Do-it-Yourself Acoustical Treatment: How to build a gobo and why would you want to?
By Tim Dittmar
Acoustical treatment involves making a room sound better. Generally, this can be achieved much more cheaply than completely isolating a room. Acoustical treatments include bass traps, diffusers, Auralex, or other wall foams. These treatments may involve minor construction, but generally not to the degree of soundproofing a studio. There are many do-it-yourself (DIY) methods and resources. Below is an example of a DIY method.
How to Build a Gobo
A go-between, also known as a gobo, is a great mobile way to control sound. It can be used to help isolate an instrument or lessen the reflections and reverberation of a space. I often place a gobo in front of an amplifier or kick drum to isolate and absorb the sound. Gobos are also effective if placed around a drum kit, especially if they are being played in a “live” space such as a kitchen or on a tiled floor. This will tighten up the sound and minimize reflections.
In order to build a gobo, you will need the following items:
1. R11/R13 wall insulation or Owens Corning 703
2. Jute or polyester material
3. 1″−2.5″ wood screws
4. Stapler or staple gun
5. Utility knife
7. Philips screw driver, but preferably a drill
9. 1 × 2, 2 × 2, 1 × 4 wood
10. Two small washers
How to build a gobo:
1. Build the frame to the desired size.
2. Cover one side with the jute, burlap, or other material by stapling to the frame.
3. Put the insulation inside.
4. Enclose insulation with material and staple to frame.
5. Finish off with additional framing/trim if desired.
6. Attach feet with a single screw and washer. Don’t tighten the feet too much, allowing the feet to swivel.
You can put plywood or masonite on one side for a more versatile gobo. One side will be hard and reflective and the other soft and absorptive. The plywood or masonite will absorb some of the lower frequencies.
You can also use a mic stand with a boom arm and acoustic blanket for a quick, mobile gobo. This is a great way to quiet down a drum kit or tighten up an amp or vocal recording. Fold the mic stand into a “T” and drape the blanket over it. Easy and fast to set up and to tear down. Many hardware stores and moving companies sell quilted packing or acoustic blankets. They are also available at companies that carry acoustical treatments.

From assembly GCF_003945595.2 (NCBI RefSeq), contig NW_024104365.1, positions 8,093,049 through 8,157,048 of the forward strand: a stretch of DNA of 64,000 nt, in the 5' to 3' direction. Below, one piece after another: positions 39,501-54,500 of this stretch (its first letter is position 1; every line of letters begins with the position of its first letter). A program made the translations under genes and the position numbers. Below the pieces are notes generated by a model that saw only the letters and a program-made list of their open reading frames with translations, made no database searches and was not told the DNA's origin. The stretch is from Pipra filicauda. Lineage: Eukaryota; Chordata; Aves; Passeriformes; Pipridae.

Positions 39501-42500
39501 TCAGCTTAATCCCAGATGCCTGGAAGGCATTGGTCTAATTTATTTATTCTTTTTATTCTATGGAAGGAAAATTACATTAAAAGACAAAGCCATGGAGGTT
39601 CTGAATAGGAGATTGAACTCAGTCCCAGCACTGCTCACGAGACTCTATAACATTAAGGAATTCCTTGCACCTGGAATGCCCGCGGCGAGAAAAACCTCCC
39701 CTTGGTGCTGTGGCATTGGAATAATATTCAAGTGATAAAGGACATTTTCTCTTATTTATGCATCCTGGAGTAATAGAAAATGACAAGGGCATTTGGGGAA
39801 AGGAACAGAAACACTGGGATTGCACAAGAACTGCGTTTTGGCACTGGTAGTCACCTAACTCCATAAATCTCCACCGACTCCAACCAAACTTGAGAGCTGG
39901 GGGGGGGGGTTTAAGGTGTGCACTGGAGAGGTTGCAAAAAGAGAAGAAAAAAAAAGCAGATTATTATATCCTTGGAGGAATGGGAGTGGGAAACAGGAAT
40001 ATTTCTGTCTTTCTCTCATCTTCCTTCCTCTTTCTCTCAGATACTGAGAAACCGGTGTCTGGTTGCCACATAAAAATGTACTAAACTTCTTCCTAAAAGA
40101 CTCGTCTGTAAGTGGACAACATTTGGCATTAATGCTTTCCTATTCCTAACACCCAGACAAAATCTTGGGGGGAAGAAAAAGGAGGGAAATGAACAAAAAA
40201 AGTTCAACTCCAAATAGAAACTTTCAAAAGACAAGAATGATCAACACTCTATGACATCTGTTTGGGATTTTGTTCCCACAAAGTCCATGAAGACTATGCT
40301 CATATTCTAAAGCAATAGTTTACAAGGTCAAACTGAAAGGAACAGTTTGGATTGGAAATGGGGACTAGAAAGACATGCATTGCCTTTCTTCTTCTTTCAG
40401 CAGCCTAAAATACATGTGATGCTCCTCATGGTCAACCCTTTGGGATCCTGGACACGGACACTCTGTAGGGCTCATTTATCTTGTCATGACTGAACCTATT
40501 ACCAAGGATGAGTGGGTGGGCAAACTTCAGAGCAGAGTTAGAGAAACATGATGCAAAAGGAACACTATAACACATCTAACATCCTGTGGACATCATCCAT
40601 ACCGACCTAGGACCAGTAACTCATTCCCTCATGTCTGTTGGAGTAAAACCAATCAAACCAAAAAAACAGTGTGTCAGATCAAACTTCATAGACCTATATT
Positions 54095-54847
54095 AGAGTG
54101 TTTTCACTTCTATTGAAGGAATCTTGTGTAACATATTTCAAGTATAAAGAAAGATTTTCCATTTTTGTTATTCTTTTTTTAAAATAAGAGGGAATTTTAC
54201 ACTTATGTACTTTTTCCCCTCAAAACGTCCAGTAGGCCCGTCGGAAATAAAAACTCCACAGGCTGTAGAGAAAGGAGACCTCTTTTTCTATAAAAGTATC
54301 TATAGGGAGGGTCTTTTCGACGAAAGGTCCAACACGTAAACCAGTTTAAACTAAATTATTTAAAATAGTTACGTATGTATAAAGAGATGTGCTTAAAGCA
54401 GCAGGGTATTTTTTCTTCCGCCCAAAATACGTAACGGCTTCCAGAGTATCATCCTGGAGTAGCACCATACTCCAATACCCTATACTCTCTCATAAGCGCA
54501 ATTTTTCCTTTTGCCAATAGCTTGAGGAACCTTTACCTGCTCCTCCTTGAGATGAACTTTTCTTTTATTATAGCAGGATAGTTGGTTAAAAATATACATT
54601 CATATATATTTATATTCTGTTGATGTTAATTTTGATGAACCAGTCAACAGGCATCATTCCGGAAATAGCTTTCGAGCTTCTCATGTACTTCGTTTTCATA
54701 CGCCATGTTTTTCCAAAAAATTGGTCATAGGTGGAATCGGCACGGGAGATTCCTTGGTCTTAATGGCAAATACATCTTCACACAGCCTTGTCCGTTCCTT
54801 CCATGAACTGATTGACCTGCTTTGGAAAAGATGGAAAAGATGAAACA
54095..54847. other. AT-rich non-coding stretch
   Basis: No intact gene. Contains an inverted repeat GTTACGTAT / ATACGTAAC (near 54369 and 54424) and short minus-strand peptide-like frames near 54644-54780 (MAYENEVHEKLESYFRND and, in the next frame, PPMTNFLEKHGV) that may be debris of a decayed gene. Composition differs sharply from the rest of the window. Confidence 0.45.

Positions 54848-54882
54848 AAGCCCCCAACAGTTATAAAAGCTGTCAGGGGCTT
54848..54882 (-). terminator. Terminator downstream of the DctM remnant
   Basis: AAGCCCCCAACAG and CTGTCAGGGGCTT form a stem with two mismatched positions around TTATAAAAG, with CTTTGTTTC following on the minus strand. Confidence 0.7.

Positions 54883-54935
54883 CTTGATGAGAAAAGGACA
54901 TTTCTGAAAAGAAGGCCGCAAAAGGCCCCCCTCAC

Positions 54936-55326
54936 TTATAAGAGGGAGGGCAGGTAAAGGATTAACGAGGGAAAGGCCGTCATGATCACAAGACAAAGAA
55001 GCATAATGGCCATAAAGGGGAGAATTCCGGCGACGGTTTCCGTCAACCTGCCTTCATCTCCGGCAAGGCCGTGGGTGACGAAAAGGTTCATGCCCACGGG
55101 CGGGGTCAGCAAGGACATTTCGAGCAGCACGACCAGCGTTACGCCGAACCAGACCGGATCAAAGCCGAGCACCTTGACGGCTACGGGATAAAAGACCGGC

The above is an excerpt from Audio Engineering 101 by Tim Dittmar.
Tim Dittmar is a musician, recording and live sound engineer, producer, songwriter, and professor. Tim began his professional recording career in 1987 at Cedar Creek Recording studio in Austin, Texas. Before locating to Austin, Tim received an Associate in Arts in Radio/TV Production from Del Mar Junior College. He then spent much of the nineties touring with a punk group, recording bands, and running live sound on the infamous 6th street at various venues. He was hired in 2000 as a professor and full-time faculty member at Austin Community College where he currently teaches Audio Engineering I, Audio Engineering IV, and the Special Projects class. Tim heads up the Technical side of Commercial Music Management at the college. He has also been a returning lecturer at the University of Texas teaching Audio Production and Audio for Picture. Tim has worked in numerous studios in Austin, Los Angeles and Chicago, compiling over 300 album credits, recording such artists as the Old 97′s, Voxtrot, Dynamite Boy, King Missile and the Murdocks. In 2008 he was invited to moderate a panel at the Tape Op Conference in New Orleans where he spoke on “The State of Audio Education”. At present, he owns and operates Las Olas Recording in Georgetown, Texas. He currently tours and records with his wife in the group Annabella and can also be seen drumming with The Hearts & The Minds, Kristi Rae, and Everything’s Gone Green.